After a short check of my hotel, I am ready to spend the rest of the day exploring Munich. I start with Schrannenhalle, on the other side of the street, where I can find almost everything I dream about in terms of quality cheese, wines, spices and fresh fruits.Image

In the immediate neighborhoud, another foodie temptation: Viktualienmarkt, with fresh products and another fine selection of French cheese, wines and chocolate. The sunny weather sent the reunion call to the beer lovers that took their places on the long benches in the front of a fresh cold big glass of beer. Vendors from all over the world are ready to tell their stories to anyone interested to heard about how, for instance, they arrived in Munich from Kosovo.Image

As for me, I am curious to explore for the next hour the Toys museum/Spielzeugmuseum, in the tower close to Marienplatz, presenting different toys and games from different generations of children.Image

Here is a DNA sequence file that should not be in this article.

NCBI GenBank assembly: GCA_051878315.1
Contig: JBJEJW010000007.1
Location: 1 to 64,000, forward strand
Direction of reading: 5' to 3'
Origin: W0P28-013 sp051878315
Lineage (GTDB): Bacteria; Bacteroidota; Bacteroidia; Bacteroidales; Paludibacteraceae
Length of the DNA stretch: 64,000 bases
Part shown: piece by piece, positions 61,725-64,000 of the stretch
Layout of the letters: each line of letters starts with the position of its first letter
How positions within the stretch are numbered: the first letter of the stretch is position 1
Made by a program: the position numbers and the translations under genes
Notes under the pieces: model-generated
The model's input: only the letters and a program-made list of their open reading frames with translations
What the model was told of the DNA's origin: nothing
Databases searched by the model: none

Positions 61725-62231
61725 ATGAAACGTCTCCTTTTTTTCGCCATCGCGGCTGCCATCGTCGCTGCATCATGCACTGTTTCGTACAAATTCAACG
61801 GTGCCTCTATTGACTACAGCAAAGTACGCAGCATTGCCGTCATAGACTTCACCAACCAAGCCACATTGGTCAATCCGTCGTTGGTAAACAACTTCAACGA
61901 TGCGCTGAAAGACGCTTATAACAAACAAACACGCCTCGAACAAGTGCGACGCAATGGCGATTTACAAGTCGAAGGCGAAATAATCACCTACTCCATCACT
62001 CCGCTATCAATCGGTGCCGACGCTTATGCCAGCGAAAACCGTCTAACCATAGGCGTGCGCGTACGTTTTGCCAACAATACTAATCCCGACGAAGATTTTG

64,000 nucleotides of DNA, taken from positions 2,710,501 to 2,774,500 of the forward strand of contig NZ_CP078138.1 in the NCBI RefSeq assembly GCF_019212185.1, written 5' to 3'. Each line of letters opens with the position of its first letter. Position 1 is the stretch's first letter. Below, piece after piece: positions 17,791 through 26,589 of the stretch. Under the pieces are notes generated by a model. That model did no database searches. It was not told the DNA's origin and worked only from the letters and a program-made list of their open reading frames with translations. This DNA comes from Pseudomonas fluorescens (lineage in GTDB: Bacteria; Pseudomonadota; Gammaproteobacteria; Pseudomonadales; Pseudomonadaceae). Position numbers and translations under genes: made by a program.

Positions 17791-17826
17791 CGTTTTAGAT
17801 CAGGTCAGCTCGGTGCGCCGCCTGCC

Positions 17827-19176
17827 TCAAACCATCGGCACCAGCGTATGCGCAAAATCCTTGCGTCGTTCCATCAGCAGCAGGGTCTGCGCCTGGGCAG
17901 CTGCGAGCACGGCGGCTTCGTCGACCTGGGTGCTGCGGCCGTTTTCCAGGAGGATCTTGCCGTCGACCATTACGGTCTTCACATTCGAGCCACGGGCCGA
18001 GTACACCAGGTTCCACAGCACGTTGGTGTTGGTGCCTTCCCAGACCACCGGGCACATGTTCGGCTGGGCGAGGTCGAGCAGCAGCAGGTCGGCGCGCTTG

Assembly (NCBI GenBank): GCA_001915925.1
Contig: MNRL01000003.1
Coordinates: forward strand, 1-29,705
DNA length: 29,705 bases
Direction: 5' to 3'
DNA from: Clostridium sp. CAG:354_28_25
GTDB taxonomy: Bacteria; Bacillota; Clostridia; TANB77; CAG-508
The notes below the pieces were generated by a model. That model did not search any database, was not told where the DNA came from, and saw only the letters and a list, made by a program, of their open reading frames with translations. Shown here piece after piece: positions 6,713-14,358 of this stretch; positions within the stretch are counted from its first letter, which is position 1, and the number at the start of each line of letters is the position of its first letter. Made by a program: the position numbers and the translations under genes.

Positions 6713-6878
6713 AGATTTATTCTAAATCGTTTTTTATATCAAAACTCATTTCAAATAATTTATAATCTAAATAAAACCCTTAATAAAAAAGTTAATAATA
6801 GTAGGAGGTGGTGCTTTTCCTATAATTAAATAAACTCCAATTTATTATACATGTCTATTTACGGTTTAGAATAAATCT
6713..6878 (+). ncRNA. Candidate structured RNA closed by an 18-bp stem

Back to Marienplatz, I make a short tour of the iconic city hall. Guided tour are periodically organized, but this time, I only want to walk by. Close to one of the entrances, I stop for a while to a 17th century old bookstore, Lentner. Image

From there on, I slowly walk, with elegant shops on both sides of the street and chic people. One of my persistent memories about Munich is about a lot of music coming up from every corner. Last time, Odeon Square was set up for an open air opera show. This time, there were only noisy teenagers hanging around after school.Image

Bavaria is also associated with the car industry, and big BMW and Mercedes Benz shops are showing off the industrial local power. Not ready to buy a German car, I rather prefer to walk along the English garden, that reminds me a bit of Tuilleries. The benches are full of people enjoying the spring, chatting about life, relationships, happy news or simply knitting or solving a complicated Sudoku problem. The fresh wind can definitely help towards a solution.Image